Marissa Alexander an MBA graduate, was fulfilling a career in IT Management when she was arrested and charged with aggravated assault in August of 2010 for firing a single warning shot after being attacked by her then estranged husband. In August of 2012, Marissa was sentenced to twenty years in prison under Florida’s harsh minimum mandatory sentencing policies. Her story gained national attention and shed light on harsh minimum mandatory sentencing policies as well as the Stand Your Ground Law. In 2013 an appellate court overturned her case as a result of faulty jury instructions. In November 2013 she was released on bail and required to stay on house arrest. After a long journey fighting for her freedom Marissa accepted her original plea agreement of three years and completed her sentence of 65 days in incarceration, followed by ankle monitor under strict probation supervision. While reunited with her three children, in January of 2017, she completed the conditions of her sentence and has a started her own nonprofit and is completing detailed accounts of her journey in upcoming book. Today, Marissa publicly speaks as domestic violence advocate, formerly incarcerated activist & speaks against ineffective sentencing policies.
Barbara Arnwine is the Founder and President of Transformative Justice Coalition, an organization that advocates for racial, gender, economic, environmental, and other forms of social justice. Barbara also teaches at North Carolina Central University School of Law. In the Fall of 2015, Barbara taught at Columbia Law School. Barbara is the President Emeritus of the Lawyers’ Committee for Civil Rights Under Law. In 2011, she created the legendary Voting Rights “Map of Shame”.
Mary T. Bassett is the Commissioner of Health for New York City, a position she assumed in February 2014. Her focus is on ensuring that every New York City neighborhood supports the health of its residents, with the goal of closing gaps in population health across the diverse city. Additionally, she promotes continued use of innovative policy tools to reduce tobacco use, unhealthy food, and lack of physical activity that together drive contemporary mortality patterns.
Originally from New York City, Dr. Bassett lived in Zimbabwe for nearly 20 years. Previously, she was the Program Director for the African Health Initiative and the Child Well-being Program at the Doris Duke Charitable Foundation. She received her B.A. in History and Science from Harvard University and her M.D. from Columbia University’s College of Physicians and Surgeons. She served her medical residency at Harlem Hospital Center, and has a master’s degree in Public Health from the University of Washington, where she was a Robert Wood Johnson Clinical Scholar.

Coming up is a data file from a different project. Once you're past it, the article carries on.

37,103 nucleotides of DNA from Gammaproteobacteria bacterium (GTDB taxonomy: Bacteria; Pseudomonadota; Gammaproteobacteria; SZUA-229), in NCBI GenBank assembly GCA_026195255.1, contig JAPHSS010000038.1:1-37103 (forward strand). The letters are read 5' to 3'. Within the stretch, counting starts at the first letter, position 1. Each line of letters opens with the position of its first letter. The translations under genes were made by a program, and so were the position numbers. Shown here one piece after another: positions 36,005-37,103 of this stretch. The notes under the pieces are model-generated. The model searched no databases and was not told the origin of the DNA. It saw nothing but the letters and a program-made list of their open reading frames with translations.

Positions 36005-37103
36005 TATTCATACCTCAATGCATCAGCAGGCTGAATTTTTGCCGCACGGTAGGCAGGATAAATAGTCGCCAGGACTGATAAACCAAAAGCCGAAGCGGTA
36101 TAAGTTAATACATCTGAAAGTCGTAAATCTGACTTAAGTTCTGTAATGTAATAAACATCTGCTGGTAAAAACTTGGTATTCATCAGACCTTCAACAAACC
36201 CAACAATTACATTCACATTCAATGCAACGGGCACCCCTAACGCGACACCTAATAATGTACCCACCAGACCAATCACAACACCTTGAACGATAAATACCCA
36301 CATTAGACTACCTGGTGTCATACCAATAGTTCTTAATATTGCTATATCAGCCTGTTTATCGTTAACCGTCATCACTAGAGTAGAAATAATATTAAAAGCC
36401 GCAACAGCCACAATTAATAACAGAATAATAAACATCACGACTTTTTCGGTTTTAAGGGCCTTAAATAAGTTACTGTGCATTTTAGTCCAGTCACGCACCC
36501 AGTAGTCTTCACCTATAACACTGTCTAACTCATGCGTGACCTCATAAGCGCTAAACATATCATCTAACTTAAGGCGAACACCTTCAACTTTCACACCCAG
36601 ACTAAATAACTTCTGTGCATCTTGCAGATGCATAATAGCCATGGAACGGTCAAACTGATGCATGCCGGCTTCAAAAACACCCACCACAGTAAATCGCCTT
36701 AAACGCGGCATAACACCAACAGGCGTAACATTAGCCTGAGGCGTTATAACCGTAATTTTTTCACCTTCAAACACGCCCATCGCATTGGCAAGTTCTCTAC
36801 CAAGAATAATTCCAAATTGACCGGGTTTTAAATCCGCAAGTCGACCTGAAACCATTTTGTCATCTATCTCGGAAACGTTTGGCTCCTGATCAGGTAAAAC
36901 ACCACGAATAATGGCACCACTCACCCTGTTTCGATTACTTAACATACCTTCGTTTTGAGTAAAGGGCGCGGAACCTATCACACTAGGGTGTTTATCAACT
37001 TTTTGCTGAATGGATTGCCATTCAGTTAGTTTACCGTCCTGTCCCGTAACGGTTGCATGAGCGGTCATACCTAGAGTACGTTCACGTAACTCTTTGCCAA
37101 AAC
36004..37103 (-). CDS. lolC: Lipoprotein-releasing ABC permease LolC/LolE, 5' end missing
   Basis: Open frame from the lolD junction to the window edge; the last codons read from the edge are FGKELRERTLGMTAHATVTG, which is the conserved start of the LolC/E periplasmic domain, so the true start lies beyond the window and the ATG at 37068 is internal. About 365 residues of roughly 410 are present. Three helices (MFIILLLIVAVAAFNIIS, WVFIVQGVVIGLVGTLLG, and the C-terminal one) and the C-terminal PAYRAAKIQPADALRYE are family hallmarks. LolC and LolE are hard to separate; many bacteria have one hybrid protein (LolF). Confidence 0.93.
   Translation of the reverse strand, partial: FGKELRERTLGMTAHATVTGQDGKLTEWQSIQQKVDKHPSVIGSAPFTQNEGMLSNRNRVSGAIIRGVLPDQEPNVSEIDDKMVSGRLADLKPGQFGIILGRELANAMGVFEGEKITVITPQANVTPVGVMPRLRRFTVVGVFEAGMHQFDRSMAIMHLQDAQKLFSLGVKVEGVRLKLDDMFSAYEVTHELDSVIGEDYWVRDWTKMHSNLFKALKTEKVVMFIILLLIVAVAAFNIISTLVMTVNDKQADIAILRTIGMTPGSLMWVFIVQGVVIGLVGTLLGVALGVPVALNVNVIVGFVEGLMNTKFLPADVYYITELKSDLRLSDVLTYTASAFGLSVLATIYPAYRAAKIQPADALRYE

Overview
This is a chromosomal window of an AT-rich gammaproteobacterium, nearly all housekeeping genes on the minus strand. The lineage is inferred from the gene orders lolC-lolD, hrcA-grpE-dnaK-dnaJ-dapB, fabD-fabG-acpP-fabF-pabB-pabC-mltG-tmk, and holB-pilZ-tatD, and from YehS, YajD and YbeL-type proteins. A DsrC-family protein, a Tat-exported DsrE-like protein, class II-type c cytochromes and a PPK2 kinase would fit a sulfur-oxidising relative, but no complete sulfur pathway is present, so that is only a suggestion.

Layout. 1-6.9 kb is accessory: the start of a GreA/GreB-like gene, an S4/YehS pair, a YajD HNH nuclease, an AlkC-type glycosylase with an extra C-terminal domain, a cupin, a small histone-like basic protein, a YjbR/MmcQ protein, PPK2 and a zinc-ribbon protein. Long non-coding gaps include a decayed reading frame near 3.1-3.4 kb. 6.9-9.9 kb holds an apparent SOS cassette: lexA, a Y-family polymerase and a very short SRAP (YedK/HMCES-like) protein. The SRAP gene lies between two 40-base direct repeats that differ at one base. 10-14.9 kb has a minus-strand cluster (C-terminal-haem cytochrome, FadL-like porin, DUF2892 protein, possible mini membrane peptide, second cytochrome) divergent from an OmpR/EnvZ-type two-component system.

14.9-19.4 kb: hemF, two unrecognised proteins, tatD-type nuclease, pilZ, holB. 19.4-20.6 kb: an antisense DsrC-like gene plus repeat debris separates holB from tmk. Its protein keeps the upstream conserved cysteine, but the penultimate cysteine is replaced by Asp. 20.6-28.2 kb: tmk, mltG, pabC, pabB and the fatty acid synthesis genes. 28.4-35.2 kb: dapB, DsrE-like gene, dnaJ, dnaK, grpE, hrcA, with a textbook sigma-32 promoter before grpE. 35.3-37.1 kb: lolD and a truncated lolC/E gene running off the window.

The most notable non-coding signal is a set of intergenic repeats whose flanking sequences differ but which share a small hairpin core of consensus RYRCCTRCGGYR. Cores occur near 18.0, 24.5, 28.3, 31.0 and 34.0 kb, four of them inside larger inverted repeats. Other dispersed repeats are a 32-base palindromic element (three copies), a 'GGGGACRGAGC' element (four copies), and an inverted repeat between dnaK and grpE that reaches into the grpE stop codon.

Janet Canterbury, a committed women’s rights activist, has been working in the National Organization for women (NOW) for many years. She was twice elected President of Dade County NOW and Florida State NOW. She served two terms on the National Board as the Southeast Regional Director and currently co-chairs with Patricia Ireland, Eleanor Smeal and Ambassador Carol Moseley Braun the Advisory Committee to National NOW.
Her many significant contributions to NOW over the years include convening and serving as the first president of the State President’s Caucus; chairing the 18-month-long ERA study committee, which resulted in the organization’s adoption of a new constitutional equality amendment; and co-authoring NOW’s vision statement now published in every national conference program book and read aloud by each new national board.
Dr. Canterbury also serves as an advisor to the NOW Political Action Committee. She has a great interest in electoral politics and in advancing women’s careers through training and formal mentoring programs.
Representative Lois Frankel is an experienced public servant with a strong record of bringing jobs and opportunity to South Florida. After serving 14 years in the Florida state legislature, including as the first woman Democratic Minority Leader, Lois became Mayor of West Palm Beach in 2003, where she served for eight years. Lois was first elected November 6, 2012 to represent Florida’s 22nd Congressional District, which stretches from Riviera Beach in Palm Beach County to Ft. Lauderdale and Plantation in Broward County. She was the first woman to represent Florida’s 22nd congressional district. In 2016, Lois was re-elected to represent the newly drawn 21st District of Florida, which covers Palm Beach County. She was also elected as Co-Chair of the Congressional Women’s Caucus for the 115th Congress. Lois serves on the Transportation and Infrastructure and Foreign Affairs Committees.